Smurfing is a well-known money laundering technique, in which criminals attempt to remain under value limits set by regulators to avoid flags on their transactions. As regulators attempt to keep pace with digital innovations, new mandates are being updated to attempt to prevent this. The recent Fifth Anti-Money Laundering Directive (5AMLD) from the European Parliament includes amendments that extend its obligations to virtual currency providers and custodian wallet providers (such as cryptocurrency exchanges) and art traders when the value of transactions or series of linked transactions amount to EUR10,000 or more.
In September 2020, the European Commission presented the Markets in Cryptoassets Regulation, or MiCA proposal. Although NFTs are not explicitly covered, crypto asset providers (CASPs) are in scope. Given the real-world links between NFT trades and cryptocurrencies, it is expected it impinge on NFTs. The purpose is to improve licensing and operational oversight of crypto companies, which could improve the anonymous buying and selling challenges associated with NFTs.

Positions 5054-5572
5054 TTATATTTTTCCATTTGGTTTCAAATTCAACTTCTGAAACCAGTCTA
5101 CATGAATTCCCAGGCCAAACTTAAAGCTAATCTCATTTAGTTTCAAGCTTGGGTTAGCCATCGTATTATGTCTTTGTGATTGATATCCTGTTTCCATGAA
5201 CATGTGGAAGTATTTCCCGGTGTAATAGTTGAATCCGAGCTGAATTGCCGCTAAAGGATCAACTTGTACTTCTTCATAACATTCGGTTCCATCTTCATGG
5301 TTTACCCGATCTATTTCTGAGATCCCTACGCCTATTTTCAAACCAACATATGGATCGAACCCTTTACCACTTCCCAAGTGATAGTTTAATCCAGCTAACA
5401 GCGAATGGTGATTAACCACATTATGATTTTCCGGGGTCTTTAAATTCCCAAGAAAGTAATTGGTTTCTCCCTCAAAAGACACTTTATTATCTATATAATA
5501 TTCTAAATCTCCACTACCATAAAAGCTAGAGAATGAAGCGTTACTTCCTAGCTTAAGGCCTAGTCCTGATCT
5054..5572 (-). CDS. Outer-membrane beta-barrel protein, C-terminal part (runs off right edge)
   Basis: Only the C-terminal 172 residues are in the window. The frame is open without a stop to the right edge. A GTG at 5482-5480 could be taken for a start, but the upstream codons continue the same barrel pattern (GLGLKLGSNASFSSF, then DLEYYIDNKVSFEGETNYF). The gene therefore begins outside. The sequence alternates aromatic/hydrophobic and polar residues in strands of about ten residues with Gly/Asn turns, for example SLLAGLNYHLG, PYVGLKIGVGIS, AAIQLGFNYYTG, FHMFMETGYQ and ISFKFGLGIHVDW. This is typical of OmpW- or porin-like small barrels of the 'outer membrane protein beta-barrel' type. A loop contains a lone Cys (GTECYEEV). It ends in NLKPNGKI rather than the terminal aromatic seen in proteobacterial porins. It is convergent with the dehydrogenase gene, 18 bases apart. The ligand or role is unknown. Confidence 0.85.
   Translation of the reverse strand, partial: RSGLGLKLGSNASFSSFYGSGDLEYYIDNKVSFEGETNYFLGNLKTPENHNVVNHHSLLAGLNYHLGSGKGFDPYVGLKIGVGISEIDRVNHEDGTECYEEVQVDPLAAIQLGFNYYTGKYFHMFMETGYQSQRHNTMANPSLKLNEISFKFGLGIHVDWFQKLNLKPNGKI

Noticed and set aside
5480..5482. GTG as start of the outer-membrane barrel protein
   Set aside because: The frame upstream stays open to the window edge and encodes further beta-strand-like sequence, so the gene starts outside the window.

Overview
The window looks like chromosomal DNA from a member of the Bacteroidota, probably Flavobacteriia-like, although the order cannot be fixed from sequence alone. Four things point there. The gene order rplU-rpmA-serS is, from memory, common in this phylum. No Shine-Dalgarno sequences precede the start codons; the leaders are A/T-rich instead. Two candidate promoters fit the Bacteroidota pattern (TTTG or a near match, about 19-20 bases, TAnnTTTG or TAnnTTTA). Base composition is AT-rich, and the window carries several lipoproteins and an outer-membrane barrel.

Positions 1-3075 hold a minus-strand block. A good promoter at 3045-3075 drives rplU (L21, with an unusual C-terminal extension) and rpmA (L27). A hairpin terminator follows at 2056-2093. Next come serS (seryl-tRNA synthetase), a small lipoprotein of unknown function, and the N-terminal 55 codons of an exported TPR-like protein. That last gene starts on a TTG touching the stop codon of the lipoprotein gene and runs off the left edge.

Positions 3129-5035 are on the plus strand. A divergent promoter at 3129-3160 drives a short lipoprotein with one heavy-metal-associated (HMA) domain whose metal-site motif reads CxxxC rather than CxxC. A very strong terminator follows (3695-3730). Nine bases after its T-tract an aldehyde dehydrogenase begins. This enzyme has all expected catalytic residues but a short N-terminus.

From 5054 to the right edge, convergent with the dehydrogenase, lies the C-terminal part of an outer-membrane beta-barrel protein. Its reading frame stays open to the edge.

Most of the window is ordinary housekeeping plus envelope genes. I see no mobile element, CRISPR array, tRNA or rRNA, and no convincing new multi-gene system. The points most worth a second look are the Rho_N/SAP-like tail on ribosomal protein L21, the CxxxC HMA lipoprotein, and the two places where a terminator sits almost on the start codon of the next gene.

Although the UK does not necessarily have to adhere to AMLD5 or MiCA, it is generally seen as good practice and UK FIs tend to adopt EU regulation. UK FIs should consider this as part of their horizon scan for risk assessment as domestic legislation targeting NFTs is expected to come into effect in the UK, either as net-new or updates to existing codes. The UK Government has transposed AML requirements relating to crypto assets into national law, by including the requirements of AMLD5 and implementation via the Money Laundering and Terrorist Financing (Amendment) Regulations 2019 (the “2019 regulations”). Businesses with NFT exposure are potentially within the 2019 regulations and may need to apply for FCA registration and supervision. Those who participate in trading or storing works of art are required to register with HM Revenue and Customs (“HMRC”) for supervision under the 2019 regulations, and subject to compliance mandates.